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Embracing the green transition creates value

The global action to mitigate the effects of climate change caused by society, companies and consumers is profoundly changing the corporate bond investment universe, which underscores the importance of focusing on climate issues when assessing investment opportunities, according to Cecilie Hoffmeyer.

Assessing and identifying climaterelated risks is an integral part of assessing investment opportunities in corporate bonds, according to Cecilie Hoffmeyer. She is senior portfolio manager in Danske Bank’s corporate bond team, where she specialises in European high-yield bonds. Issuers of these bonds vary from listed companies operating globally to privately owned companies with a focus on their domestic market.

“Consumer preferences, company operations and regulations are rapidly changing, spurred by increased awareness of the impact of climate change and global ambitions to push society in a more sustainable direction. These changes will most likely accelerate even more going forward, which is why we have a rigorous process for identifying climate-related risks and opportunities."Cecilie Hoffmeyer, Senior Portfolio Manager

Creating profound changes

She believes incorporating climate-related risks and opportunities is not only relevant for the longest-dated corporate bonds. In particular, there are European issuers of high-yield bonds that have a stretched balance sheet or exposure to cyclical sectors which are affected by systematic changes in the economy, like the current economic effects caused by efforts to curb climate change. These companies are therefore more vulnerable to change and risk a lack of refinancing opportunities for their bonds. However, companies can reduce downside risks if they are able to mitigate the risks associated with climate change and so be considered attractive investments.

Climate assessment of two companies

When investing in corporate bonds, Cecilie Hoffmeyer analyses how well companies are positioned for the low-carbon transition and assesses their risks and opportunities in relation to the transition. Here are two examples of her company assessments.

 


Volvo Cars

“We have been invested in Volvo Cars since the launch of their corporate bond programme and have been in dialogue with management throughout the years. Volvo cars has high ambitions for electric and hybrid vehicles and their communication clearly underlines their ambition to transition the pipeline to low-emission car models. From my point of view, sustainability is at the core of Volvo Cars' business model and management team, which is one of the reasons why they have been able to make a timely transition to comply with changing consumer behaviour and regulation – as well as expected future regulation and incentive schemes. Simply put, Volvo Cars' sustainability focus is a key component to mitigating downside risk and protecting our investment, as their sustainability strategy strengthens Volvo Cars as a financially viable business. Recently, Volvo Cars announced a green bond programme to finance battery technology, and we participated in the transaction."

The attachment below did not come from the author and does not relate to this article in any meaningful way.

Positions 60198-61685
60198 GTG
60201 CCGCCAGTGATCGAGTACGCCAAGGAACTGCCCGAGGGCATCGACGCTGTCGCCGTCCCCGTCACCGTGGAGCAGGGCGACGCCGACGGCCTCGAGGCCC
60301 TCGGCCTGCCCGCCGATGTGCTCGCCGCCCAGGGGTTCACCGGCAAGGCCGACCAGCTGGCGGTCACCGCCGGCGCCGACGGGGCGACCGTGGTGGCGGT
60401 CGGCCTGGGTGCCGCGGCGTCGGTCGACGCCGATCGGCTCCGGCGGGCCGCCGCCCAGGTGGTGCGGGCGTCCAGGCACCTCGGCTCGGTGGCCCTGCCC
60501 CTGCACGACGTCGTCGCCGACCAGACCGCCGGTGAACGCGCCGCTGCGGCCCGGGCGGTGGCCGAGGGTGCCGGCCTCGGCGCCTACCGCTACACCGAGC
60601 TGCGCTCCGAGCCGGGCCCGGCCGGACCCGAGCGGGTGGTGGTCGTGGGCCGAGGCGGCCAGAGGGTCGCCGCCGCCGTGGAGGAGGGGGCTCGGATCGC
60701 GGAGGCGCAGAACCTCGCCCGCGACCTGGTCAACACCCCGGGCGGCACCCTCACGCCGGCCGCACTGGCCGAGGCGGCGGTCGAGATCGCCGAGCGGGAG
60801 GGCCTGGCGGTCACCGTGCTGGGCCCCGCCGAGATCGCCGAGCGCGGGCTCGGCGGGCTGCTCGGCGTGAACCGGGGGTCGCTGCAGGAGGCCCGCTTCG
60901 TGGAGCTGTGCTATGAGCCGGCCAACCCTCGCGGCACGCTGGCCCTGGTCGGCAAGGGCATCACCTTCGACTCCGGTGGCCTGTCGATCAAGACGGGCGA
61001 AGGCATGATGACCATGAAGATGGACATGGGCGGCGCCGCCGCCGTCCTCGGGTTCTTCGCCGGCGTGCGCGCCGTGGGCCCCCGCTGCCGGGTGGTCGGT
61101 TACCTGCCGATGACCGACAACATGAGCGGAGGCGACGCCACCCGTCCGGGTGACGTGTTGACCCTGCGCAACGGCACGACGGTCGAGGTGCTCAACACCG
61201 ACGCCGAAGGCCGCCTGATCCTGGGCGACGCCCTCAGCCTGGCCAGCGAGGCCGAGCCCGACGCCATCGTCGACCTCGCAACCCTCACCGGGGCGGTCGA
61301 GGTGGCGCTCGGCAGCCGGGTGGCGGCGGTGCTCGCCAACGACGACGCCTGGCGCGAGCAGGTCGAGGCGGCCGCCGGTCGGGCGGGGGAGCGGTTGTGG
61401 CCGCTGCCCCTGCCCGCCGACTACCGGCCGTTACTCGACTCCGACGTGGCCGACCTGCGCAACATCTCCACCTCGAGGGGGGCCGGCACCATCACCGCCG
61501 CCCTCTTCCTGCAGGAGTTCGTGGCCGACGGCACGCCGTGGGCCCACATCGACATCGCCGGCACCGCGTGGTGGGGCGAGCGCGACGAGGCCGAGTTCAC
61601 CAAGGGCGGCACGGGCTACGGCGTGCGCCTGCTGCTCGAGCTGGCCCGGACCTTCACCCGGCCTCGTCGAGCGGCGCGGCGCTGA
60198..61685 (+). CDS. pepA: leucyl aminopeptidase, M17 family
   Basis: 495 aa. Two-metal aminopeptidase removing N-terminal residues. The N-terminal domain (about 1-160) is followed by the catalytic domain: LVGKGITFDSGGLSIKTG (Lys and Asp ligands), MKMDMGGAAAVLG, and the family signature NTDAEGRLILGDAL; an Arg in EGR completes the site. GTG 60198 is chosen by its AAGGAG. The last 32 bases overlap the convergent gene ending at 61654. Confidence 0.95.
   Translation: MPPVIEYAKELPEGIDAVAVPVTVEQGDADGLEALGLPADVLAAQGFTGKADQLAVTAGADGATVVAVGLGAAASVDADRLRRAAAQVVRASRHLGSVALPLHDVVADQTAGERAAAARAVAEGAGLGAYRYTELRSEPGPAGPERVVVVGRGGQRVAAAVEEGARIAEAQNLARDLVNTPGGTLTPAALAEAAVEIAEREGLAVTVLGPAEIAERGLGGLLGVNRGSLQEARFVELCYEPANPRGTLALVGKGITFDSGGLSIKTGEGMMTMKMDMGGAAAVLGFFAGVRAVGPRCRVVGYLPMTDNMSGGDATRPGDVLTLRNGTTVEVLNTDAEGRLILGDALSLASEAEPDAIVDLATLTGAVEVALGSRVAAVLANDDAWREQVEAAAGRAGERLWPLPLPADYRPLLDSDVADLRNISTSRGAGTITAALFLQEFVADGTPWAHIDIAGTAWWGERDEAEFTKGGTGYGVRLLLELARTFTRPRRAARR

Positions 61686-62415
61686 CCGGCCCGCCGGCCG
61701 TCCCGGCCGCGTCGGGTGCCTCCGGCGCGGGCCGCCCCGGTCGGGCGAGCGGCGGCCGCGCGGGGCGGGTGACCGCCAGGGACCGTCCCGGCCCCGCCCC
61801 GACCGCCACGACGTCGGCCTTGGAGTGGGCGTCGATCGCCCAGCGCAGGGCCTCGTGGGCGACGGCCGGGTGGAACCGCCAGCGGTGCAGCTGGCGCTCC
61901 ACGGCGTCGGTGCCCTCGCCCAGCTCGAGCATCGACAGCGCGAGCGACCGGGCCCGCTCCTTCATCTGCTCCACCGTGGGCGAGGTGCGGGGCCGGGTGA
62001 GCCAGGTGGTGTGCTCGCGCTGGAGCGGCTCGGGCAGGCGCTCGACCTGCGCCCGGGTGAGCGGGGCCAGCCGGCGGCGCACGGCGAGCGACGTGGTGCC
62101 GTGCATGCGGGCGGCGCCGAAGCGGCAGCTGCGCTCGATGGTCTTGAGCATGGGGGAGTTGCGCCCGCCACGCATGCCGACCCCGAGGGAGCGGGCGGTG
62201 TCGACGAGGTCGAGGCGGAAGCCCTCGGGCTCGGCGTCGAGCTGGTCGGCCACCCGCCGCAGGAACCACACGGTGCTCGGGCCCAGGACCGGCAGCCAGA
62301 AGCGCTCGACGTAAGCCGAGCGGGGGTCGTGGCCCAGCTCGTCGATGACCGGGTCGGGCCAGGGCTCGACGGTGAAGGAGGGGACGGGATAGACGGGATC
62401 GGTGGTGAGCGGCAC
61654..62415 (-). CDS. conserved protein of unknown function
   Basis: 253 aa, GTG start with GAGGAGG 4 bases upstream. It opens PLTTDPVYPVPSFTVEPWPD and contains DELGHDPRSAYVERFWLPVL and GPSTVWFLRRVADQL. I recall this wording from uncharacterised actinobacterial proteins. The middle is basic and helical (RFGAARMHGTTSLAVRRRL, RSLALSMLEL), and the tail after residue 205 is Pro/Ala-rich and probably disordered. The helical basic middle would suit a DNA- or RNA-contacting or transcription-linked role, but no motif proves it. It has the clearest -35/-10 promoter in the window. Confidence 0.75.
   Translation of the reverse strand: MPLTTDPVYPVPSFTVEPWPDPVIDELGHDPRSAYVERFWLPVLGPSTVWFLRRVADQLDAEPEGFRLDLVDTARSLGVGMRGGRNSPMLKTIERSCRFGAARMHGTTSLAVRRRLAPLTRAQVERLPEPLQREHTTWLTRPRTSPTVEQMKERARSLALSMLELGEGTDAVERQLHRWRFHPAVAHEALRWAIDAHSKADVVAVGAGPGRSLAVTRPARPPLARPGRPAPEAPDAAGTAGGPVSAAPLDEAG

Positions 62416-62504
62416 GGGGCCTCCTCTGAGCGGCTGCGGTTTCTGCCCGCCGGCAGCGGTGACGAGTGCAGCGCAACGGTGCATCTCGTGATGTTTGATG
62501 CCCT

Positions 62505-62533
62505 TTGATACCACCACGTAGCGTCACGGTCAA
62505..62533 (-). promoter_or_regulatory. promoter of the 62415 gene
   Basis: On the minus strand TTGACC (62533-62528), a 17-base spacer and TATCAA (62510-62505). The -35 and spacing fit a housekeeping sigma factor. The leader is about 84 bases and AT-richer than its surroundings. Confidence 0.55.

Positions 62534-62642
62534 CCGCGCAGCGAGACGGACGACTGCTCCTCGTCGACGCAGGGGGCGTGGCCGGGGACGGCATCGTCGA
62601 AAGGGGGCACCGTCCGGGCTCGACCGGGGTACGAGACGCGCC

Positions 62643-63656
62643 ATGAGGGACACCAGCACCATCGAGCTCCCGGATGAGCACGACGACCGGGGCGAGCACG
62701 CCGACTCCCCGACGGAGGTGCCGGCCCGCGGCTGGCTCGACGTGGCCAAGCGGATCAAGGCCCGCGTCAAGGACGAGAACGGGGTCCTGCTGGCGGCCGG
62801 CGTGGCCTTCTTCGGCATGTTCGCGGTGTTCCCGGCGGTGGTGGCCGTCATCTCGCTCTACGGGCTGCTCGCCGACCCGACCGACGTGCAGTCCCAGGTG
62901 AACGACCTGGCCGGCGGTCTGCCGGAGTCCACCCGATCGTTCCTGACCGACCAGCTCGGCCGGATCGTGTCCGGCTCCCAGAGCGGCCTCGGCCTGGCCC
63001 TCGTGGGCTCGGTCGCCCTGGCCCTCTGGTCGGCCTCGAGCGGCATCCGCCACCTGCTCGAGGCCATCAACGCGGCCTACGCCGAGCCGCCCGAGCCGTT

Wepa Group

“Wepa is a German, family-owned company producing tissue such as toilet paper, kitchen towels, napkins, paper towels, etc. As the company is not listed, bond investors like us are important stakeholders for the company, and we have been in dialogue with Wepa's management team over the years and provided input emphasising the importance of sustainability. The management team has a strategic focus on reducing their carbon footprint, as the tissue industry is a polluter during both the production process and the transportation of finished products. Therefore, Wepa developed a hybrid tissue. With sustainability firmly implanted in their corporate DNA, Wepa was positioned to swiftly launch new sustainable tissue products that cater to changing consumer demand, thereby protecting margins in a competitive industry."

Cecilie also notes how the green movement is spawning new business ventures, which is an important aspect of the high-yield bond space.

“The disruptive nature of climate action can also cause new business opportunities to emerge if companies can adapt to the change in consumer preference or stricter climate regulation. A company that innovates new, sought-after climate solutions can have a significant positive effect on the investment case, as this can potentially generate higher revenue and lower a company’s funding costs,” concludes Cecilie Hoffmeyer.

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You can learn more about our work with climate issues in our climate report “Climate – Our Investment Approach”.

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